Here is a field from the Nowakowski Farm near McLoud.  It looks good.  But like all fields, it could use a drink.  Well on Friday night there were scattered thunderstorms.  Up by Todd, he got from a quarter inch to over an inch.  Jacob didn't get any rain, and it was light in Parker's area and at the plots. Such are thunderstorms.

So I made the long drive back to Michigan.  I do hope everyone had a nice and meaningful Easter.  Can't believe tomorrow is April.  Field work is close here in the land of NCRS.

Tuesday, March 26, 2013

Checking OK Wheat

So this week I made the trip down to Oklahoma, my former home.  I took a quick visit to the campus of Oklahoma State University, which has the most beautiful campus in the world, to see what was going on.  Below I am outside my old building of Ag Hall, where I used to have an office up on the 4th floor when working on my Master's degree.  I'm sure they haven't dared to alter it since I left a few years ago.  OK, a lot of years ago.  It was way cold this week.  Didn't expect to be wearing a coat.
Today I spent with Area Manager Todd Woods of Perry, OK.  He grows wheat himself and also has a number of growers in the area who have used AgroLiquid on their wheat.  Todd is smart in understanding that Liquid (and all) fertilizer works best when the pH is correct.  He has promoted liming to his customers and they are seeing the benefits.  Here Todd is checking the pH with a portable probe.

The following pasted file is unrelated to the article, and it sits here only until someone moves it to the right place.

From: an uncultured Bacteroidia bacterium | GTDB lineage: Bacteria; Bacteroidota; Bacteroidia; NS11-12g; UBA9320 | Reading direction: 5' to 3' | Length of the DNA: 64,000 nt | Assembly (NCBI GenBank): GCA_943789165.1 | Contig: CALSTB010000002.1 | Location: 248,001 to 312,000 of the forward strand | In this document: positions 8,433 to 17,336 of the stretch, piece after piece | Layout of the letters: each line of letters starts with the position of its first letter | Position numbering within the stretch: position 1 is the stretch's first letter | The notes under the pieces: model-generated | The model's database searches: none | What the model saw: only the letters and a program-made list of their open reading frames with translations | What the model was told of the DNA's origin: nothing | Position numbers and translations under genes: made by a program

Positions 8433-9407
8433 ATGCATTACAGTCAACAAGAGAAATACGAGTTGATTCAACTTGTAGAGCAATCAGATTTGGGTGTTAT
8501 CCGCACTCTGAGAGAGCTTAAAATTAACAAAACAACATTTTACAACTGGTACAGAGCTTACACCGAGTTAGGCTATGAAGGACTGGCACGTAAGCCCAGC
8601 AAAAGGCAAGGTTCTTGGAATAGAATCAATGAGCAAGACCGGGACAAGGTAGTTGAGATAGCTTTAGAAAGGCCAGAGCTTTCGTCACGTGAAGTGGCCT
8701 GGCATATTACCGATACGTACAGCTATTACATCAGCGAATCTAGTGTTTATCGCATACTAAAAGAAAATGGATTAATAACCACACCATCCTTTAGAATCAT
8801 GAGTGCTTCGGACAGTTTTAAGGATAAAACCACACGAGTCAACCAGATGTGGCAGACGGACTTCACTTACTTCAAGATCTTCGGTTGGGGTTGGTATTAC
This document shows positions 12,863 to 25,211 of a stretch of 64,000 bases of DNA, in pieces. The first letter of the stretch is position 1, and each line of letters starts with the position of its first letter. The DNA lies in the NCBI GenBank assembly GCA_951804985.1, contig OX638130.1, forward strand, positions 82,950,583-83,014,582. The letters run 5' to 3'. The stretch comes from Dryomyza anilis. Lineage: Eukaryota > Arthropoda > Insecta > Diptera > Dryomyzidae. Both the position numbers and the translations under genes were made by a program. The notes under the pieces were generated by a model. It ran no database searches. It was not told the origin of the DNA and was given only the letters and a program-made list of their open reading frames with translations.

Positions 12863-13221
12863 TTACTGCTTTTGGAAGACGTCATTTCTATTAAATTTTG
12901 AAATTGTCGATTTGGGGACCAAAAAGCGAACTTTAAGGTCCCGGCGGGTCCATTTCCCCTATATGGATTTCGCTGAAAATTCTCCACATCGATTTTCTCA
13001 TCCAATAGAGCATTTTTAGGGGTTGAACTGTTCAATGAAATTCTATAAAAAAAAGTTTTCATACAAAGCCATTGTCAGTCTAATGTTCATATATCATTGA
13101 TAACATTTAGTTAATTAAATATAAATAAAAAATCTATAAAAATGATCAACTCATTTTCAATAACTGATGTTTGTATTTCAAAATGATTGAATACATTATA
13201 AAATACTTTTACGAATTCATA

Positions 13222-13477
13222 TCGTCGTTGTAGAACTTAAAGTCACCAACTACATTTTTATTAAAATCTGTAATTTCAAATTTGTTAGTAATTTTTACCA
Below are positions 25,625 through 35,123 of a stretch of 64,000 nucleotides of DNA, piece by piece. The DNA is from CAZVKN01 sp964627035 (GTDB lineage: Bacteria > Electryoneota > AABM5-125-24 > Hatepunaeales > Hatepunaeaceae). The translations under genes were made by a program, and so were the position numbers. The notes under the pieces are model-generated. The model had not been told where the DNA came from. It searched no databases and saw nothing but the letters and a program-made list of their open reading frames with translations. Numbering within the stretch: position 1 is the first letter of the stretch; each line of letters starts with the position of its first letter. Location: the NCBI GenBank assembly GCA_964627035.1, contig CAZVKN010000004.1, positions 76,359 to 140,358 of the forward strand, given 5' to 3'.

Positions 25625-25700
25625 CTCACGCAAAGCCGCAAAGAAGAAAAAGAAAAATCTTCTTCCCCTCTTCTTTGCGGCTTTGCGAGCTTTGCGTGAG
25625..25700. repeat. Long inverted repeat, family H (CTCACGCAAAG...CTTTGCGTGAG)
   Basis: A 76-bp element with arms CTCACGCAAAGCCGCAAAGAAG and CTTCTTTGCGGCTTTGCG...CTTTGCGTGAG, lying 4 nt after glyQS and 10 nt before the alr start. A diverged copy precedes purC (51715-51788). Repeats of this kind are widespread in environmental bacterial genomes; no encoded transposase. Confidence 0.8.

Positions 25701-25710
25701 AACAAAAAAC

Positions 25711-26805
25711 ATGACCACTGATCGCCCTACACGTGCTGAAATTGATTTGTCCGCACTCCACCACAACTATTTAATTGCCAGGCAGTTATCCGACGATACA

We looked at a number of fields around the county that had Liquid fertilizer on them.  They really stood out, like this one here.  They usually applied 4 to 5 gallons per acre of Pro-Germinator with Micro 500 through the drill at planting.  Some also applied Sure-K where needed. And most were topdressed with 28-0-0-5 with eNhance.  We are working on a newer faster acting nitrogen in research trials that should give a quicker response with nutrient balance for the future.  Here is one of Todd's own fields.
This grower switched from anhydrous and dry a number of years ago and has seen big improvements in his wheat pasture.  The pH has mellowed and the balance of phosphorus and micronutrients has fed more cows than before.  He's kind of embarrased to relate how much more he is netting on the cattle operation since paying better attention to the wheat nutrient program.  Don't even joke about switching back with these happy cows.
We saw a couple of these fields where OSU had what they called "N Rich Strips".  I'm not sure of the rate here as it didn't say, but you couldn't see a difference at this time between the strip and the rest of the field.  You probably can later, we will see.  I went to the web site and I think it's for calibration of the Greenseeker, maybe.  Or just to compare high rates of N with farmer practice.  I will have to find out more about this, maybe.
Here is another good looking field fed with AgroLiquid.  I will say that as good as these look now, some rain would sure help.  This is a common observation around the Midwest and Plains states.